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Just 6 percent of millennials claimed that their social media accounts were a “completely true” depiction of them, according to a report by LendEDU.
54 percent of the nearly 8,500 college students surveyed claimed that their online accounts were “somewhat true of me,” while 25 percent claimed their accounts were “mostly true of me,” and 15 percent claimed they were “not true of me at all.”
“While not entirely surprising, the fact that only six percent of millennials said their social media accounts portrayed their lives completely truthfully confirms a long standing belief,” wrote LendEDU in their report. “Anything posted on social media should be taken with a grain of salt, because with a little cleverness and craftiness, a social media post can completely distort reality.”
“The interesting thing about this poll was that millennials were admitting to their own self-deceptions on social media,” they continued, adding that “The 15 percent that said their social media was ‘not true of me at all’ know that they are totally fabricating their lives and have not only accepted it, but are are seemingly fine with it.”
“Remember, the next time you see someone post an awesome looking picture on Instagram or Facebook do not get jealous, but temper your reaction,” the report concluded. “There is a 94 percent chance that poster is either completely lying or stretching the truth.”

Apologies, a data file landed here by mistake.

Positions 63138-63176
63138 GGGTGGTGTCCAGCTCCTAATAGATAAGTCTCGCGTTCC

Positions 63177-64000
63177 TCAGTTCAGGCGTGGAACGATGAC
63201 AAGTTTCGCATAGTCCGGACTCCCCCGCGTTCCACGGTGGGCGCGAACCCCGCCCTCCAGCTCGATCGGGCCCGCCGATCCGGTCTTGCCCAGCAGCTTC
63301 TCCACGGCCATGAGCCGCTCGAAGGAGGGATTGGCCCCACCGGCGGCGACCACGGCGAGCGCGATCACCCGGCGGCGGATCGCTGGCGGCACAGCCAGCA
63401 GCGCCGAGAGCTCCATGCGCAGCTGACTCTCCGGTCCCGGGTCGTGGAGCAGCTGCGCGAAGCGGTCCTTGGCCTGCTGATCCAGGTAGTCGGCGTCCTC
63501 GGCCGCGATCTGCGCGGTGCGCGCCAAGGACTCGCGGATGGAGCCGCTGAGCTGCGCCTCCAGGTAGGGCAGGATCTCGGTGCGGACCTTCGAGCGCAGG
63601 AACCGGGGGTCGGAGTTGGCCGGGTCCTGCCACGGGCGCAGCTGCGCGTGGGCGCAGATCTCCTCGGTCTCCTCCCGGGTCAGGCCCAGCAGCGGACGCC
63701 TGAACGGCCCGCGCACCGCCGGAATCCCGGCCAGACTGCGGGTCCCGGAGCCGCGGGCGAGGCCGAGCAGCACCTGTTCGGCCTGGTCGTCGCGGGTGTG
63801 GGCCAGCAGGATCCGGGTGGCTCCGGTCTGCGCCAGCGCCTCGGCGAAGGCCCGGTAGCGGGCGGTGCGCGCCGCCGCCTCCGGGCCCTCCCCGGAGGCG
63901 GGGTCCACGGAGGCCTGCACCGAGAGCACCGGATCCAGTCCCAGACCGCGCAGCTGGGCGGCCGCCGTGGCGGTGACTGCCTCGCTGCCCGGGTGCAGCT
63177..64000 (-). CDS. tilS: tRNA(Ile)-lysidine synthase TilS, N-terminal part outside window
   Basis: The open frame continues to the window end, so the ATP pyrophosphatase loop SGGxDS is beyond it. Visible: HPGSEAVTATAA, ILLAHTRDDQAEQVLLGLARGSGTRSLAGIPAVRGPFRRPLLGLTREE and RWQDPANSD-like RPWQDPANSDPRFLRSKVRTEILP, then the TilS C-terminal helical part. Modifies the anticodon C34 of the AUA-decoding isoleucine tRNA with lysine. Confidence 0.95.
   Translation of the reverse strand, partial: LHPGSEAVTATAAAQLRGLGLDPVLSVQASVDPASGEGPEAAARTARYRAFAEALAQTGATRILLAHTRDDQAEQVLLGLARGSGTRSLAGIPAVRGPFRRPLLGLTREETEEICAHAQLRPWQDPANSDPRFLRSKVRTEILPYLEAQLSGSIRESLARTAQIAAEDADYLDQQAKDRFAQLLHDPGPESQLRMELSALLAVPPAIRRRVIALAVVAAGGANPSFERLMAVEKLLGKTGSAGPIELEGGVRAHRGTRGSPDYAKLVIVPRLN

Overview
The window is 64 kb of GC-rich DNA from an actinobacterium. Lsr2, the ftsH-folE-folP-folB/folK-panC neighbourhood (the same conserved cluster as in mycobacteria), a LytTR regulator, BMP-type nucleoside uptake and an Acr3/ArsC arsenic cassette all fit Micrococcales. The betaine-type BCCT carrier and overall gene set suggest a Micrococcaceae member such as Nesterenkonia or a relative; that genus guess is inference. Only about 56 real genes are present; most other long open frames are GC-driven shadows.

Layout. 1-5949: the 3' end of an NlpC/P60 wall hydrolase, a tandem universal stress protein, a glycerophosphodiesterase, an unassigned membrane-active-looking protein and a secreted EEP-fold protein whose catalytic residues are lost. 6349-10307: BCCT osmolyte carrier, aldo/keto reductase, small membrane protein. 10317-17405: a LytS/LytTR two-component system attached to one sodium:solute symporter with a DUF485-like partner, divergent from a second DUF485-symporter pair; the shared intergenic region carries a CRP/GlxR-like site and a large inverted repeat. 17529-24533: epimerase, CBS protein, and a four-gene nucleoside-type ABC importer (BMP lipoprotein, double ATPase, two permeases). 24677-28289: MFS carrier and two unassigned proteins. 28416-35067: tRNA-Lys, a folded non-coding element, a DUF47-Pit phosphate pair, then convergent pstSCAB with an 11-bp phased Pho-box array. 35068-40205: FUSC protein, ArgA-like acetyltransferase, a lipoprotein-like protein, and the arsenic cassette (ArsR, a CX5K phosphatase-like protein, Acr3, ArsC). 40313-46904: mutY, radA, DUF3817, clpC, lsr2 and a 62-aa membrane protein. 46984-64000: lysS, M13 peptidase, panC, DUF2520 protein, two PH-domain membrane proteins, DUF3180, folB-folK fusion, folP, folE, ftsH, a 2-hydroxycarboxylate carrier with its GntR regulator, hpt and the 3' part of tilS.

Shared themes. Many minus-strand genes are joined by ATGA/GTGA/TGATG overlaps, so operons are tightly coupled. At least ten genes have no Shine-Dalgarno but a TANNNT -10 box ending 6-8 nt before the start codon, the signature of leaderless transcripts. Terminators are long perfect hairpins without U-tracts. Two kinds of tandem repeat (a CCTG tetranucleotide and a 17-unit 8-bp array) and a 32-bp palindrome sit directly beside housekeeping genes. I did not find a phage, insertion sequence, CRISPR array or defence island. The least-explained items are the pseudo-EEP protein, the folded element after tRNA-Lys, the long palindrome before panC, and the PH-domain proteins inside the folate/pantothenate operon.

In a previous survey of 3,701 students by LendEDU, Instagram was rated the most narcissistic social media platform.
65 percent of those surveyed placed Instagram at number one on the list, followed by Snapchat at 15 percent, Twitter at 11 percent, and Facebook at 10 percent.
“For most of this demographic, social media is a powerful tool with the ability to create an entirely new persona, void of reality,” claimed LendEDU in their previous report. “The formula is quite simple. If you post enough artsy, chic pictures of yourself that rack up plenty of ‘likes,’ then real life accomplishments will not matter because the popularity of your social media accounts will determine your status on the social hierarchy.”
“This is especially true with Instagram, where ‘likes’ are the main way of interacting with pictures and videos that are posted by users,” they concluded, adding that “The large majority of Instagram users have formed unspoken alliances with each other to ensure they each tally enough ‘likes’ to make their posts stand out.”
Charlie Nash is a reporter for Breitbart Tech. You can follow him on Twitter @MrNashington or like his page at Facebook.